Jeff's Reviews

Thoughts on every movie I've ever seen.

The Crow (1994)

Directed by Alex Proyas

Starring Brandon Lee, Michael Wincott, Rochelle Davis, Ernie Hudson

Author

I was disappointed with this movie. After hearing the reviews of how great this movie was and expecting something special from all the hoopla surrounding Brandon Lee’s death during filming (which probably was the wrong thing to do), I was left with only a feeling of partial satisfaction. Edward Scissorhands immediately came to mind after seeing the black and white characters and setting mixed in with the fantasy plot, and there was even a little Batman mixed in with the almost cartoon-like rooftop settings.

Movies can be great movies depicting reality, like Full Metal Jacket, and some can be great movies depicting fiction, like Batman. Some really great movies depict a combination of these two elements, like Back to the Future. But some attempts to combine the two elements fail miserably, as I believe The Crow did. Citing the artificial drama and fake emotions of some of the film’s most critical moments, it seemed to me that this movie was fiction that was almost totally ruined by unprofessional attempts forcing it to be a depiction of reality. It was still a decent movie, but had The Crow been left as the movie I think it was intended to be–a fictional heart-warming story unchanged by the harsh elements and emotions of reality, much like Edward Scissorhands–it would have been a much better representation of the story and a much better film.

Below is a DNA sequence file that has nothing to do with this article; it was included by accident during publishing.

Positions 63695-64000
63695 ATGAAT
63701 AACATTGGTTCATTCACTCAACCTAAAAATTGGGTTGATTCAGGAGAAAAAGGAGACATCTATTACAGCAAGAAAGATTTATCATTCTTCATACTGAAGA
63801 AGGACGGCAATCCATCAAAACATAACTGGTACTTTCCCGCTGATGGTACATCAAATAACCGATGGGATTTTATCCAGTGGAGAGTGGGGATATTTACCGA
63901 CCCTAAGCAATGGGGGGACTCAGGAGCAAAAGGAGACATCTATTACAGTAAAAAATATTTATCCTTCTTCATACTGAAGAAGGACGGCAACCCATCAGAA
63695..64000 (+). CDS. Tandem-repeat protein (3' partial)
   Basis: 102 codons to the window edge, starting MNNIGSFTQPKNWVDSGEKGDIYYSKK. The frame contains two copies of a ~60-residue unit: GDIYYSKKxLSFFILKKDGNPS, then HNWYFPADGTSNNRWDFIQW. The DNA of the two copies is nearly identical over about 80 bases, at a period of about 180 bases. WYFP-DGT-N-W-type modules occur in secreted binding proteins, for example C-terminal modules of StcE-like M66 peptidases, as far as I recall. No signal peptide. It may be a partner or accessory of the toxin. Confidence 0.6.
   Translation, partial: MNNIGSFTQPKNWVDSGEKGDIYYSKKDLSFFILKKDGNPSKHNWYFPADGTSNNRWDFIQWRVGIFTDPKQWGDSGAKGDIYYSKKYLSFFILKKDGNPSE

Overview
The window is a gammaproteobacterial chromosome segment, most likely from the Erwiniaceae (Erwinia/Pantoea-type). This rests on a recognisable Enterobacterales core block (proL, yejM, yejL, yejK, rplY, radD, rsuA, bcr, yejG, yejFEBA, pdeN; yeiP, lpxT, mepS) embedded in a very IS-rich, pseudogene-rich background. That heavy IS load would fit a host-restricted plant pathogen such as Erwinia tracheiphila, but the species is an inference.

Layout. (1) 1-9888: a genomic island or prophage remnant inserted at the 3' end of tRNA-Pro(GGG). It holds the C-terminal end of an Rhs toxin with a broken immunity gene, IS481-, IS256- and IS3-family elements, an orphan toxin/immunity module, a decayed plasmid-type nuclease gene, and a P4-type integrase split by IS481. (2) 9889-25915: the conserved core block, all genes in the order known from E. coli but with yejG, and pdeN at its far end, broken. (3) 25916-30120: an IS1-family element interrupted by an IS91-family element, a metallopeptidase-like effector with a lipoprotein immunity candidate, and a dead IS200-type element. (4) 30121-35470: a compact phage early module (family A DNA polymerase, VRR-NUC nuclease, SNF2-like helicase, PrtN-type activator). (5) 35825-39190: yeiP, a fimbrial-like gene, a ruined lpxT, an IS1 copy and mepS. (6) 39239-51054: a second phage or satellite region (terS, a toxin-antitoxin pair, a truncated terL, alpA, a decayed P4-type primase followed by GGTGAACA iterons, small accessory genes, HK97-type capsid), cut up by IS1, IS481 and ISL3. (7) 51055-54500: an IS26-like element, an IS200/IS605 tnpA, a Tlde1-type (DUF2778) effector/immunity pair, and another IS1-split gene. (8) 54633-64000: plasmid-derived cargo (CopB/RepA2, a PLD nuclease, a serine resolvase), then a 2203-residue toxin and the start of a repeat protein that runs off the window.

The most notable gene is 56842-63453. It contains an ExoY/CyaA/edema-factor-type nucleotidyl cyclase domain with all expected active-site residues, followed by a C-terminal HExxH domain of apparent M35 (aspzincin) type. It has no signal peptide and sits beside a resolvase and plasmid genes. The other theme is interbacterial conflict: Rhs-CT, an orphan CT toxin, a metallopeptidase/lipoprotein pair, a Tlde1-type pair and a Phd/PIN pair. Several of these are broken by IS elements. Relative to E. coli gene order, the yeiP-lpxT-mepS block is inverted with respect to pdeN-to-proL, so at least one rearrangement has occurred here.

As I watched the movie, it felt as if I was watching a feature-length music video. The music was decent, but the main themes all sounded the same and were used more artistically in the movie then as a direct supplement to the story. The music score was used very badly and did nothing to help the movie, and after learning that one of the big men behind the scenes produces movie videos after I had seen the movie, I must say that he should stick to music videos if he cannot make a clear distinction between film and music or how the two go together.

The film’s action sequences were very infrequent, choppy, and lacked the popular kung fu moves that made Brandon Lee famous. Violence is limited to fist-fighting and roof-throwing, and I did not feel I got the Brandon Lee action movie that he could have been so good at making.

Overall, it was a decent film with an original plot, but it wasn’t the great movie it could have been. It will no doubt do well in the box office as movie-goers bid a final farewell to Brandon Lee in this eerily dark movie about death and departure.

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